My other bike 2020 Ninja 1000SX still has the factory exhaust. A bit throaty when getting into the torque, but relatively quiet and I like it. Quiet in the neighborhood, quiet in traffic and quiet at highway speeds. I can hear the engine, but not an annoying blast from the exhaust.

I think rather than spend money or make modifications to the exhaust, if all that is wanted is be be heard for safety (as in loud pipes save lives), a better investment would be to add extra lights and color so one could be seen.

Hearing may help, but from what direction or where is the noise coming from. If other drivers/riders can see you, then the noise isn't necessary. Maybe a combination of lights, color, and noise is a better bet!

So I am also undecided, with the exception that I really don't like the obnoxious and irritating raw straight pipe that most often happens to be on a Harley or metric v-twin Harley wannabe.

Oh, disclaimer, I really like the sound of a straight piped Harley sitting there idling making that potato-potato-potato sound just on the edge of stalling out, which all gets ruined for me the moment the rider twist the throttle and blast my ears!!
I'm thinking of adding aftermarket exhaust to 2012 bike
James R. Davis
07/31/2020  2:08 PM
What probably does not surprise most of you is that I'm frequently asked to opine on the subject of conspicuity. (Not just being seen but also being able to see.)

What has never been asked of me, however, is if I thought loud pipes are in any way potentially life saving. If asked, I'd readily admit that they are obnoxious and irritating to most people, but I've not yet formed an opinion about them being potentially life saving in nature.

Anybody want to toss in their opinion? or experiences? I'd sure appreiate it.
I'm thinking of adding aftermarket exhaust to 2012 bike
Eagle Six
07/30/2020  4:40 PM
quote:
Originally posted by jlewisp

Just wanting to change things up a bit, so keep the I need a new bike at bay.


It's your money, $2000 for a new exhaust system or $20,000 for a new bike. Invest 10% to save 90%, that might be a good deal if it works.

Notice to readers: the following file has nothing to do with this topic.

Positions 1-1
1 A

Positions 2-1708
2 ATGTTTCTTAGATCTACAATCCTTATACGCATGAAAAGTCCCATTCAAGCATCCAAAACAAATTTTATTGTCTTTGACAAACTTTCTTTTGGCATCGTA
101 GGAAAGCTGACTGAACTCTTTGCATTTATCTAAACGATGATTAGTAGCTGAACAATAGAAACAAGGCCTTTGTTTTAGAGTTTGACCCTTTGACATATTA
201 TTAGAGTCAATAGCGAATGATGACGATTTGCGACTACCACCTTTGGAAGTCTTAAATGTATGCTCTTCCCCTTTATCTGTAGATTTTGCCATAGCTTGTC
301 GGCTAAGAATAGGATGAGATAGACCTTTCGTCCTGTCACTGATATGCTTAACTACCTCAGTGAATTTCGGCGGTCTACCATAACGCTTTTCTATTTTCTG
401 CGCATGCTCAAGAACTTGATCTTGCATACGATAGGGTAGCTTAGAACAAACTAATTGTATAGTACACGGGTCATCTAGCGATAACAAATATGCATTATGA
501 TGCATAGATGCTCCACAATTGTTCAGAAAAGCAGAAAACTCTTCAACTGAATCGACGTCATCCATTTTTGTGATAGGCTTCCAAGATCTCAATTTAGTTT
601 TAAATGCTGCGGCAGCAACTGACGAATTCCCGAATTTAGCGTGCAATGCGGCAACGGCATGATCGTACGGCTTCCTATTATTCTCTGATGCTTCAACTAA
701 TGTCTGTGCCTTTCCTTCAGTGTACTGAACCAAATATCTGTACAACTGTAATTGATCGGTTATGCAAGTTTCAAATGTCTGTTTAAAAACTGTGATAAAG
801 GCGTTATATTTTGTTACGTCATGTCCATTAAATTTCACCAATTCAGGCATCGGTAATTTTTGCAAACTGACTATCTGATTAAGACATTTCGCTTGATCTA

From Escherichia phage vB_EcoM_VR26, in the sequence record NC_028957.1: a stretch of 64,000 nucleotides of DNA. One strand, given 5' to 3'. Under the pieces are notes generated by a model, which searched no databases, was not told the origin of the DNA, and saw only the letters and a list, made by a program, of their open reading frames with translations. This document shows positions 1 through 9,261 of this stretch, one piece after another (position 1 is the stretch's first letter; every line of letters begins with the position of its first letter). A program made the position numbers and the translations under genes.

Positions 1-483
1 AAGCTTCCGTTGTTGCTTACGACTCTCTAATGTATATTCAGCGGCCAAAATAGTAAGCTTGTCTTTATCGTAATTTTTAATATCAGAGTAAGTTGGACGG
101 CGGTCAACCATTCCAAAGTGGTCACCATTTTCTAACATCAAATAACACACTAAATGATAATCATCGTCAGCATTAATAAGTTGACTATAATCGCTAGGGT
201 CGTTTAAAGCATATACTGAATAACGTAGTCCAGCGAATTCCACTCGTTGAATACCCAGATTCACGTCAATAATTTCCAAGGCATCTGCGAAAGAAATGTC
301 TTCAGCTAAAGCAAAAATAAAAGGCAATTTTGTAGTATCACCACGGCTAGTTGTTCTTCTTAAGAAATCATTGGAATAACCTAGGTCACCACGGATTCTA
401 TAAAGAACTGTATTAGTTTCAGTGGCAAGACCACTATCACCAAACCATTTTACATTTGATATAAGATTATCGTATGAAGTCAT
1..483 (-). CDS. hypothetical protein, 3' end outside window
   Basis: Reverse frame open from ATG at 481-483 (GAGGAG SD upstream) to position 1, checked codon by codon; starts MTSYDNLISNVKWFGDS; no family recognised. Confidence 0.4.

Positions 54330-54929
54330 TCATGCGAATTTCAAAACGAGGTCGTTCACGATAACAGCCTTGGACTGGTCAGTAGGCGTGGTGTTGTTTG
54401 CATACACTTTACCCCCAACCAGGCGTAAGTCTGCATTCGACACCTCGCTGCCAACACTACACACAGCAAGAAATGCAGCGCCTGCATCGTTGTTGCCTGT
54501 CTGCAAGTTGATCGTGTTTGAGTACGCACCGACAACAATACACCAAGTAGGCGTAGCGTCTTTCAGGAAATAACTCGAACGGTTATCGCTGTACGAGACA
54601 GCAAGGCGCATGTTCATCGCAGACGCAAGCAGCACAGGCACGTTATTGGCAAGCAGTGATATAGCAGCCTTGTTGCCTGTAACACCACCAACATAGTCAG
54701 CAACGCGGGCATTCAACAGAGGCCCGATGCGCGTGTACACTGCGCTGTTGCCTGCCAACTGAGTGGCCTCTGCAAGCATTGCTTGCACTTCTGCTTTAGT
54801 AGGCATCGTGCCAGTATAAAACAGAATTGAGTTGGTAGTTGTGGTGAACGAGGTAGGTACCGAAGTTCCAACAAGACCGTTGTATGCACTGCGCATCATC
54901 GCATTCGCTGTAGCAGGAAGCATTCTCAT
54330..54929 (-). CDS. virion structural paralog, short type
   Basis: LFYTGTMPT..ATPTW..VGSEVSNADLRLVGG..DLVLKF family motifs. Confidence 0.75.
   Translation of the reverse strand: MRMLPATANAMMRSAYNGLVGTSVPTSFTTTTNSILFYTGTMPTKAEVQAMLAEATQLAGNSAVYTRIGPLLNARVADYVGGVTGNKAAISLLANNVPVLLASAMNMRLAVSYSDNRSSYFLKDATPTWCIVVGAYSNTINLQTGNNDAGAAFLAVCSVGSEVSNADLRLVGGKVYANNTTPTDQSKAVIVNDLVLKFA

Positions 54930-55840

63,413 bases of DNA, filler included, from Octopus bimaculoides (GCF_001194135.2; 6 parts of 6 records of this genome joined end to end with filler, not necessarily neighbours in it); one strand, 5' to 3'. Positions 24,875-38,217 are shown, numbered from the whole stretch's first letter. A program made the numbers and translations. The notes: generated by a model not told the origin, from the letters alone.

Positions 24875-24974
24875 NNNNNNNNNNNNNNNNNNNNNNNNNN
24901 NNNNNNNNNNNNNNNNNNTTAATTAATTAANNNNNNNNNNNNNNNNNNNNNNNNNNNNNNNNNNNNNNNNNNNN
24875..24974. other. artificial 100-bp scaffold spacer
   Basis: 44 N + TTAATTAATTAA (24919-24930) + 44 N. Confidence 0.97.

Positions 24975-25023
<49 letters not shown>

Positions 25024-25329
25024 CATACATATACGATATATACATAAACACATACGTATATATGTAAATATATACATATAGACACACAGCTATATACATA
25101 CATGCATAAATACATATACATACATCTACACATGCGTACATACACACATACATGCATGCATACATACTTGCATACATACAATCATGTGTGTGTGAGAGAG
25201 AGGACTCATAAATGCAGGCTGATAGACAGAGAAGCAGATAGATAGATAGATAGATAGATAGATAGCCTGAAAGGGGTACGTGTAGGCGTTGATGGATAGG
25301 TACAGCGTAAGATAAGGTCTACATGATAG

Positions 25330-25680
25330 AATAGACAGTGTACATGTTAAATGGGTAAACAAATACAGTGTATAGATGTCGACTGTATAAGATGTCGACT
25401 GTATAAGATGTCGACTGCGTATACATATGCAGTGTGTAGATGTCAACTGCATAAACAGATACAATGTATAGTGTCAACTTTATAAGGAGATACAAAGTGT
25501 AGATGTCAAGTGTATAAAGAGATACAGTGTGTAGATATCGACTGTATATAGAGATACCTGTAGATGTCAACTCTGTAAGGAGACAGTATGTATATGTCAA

For me, if I buy a bike to race, I most likely going to pure a bunch of money into exhaust, reflash, tires, suspension, brakes, etc. to get the most out of my core investment. If I buy a long distance tourer, I would probably be putting a bunch of stuff maybe like extra fuel cells, heated everything, larger wind screen, etc. to make it the most comfortable and capable ride for cross country touring.

What I did recently buy was a 2020 Ninja 1000SX Sport-Touring liter bike. I have about 2,500 miles on it and there is nothing I need for it (with the exception of a gel rear seat, because my wife insist). The factory exhaust will stay as is. The bike is everything I had planned it to be and I want to see how long a factory bike for $11,500 will suite me. In the past I was always hot for the latest gizmo farkle and that included full exhaust and a reflash. Now days I'm leaning for stock and sink the money into skills training.

But, that's just me, I wish you well with your quest, although getting a new bike is always better than a new exhaust, at least for me!!
I'm thinking of adding aftermarket exhaust to 2012 bike
jlewisp
07/30/2020  8:15 AM
Just wanting to change things up a bit, so keep the I need a new bike at bay. It's the one thing I wish I had done when I first bought the bike. A little louder is ok, a few more horses is good, and they say the ecu update make's it even more responsive.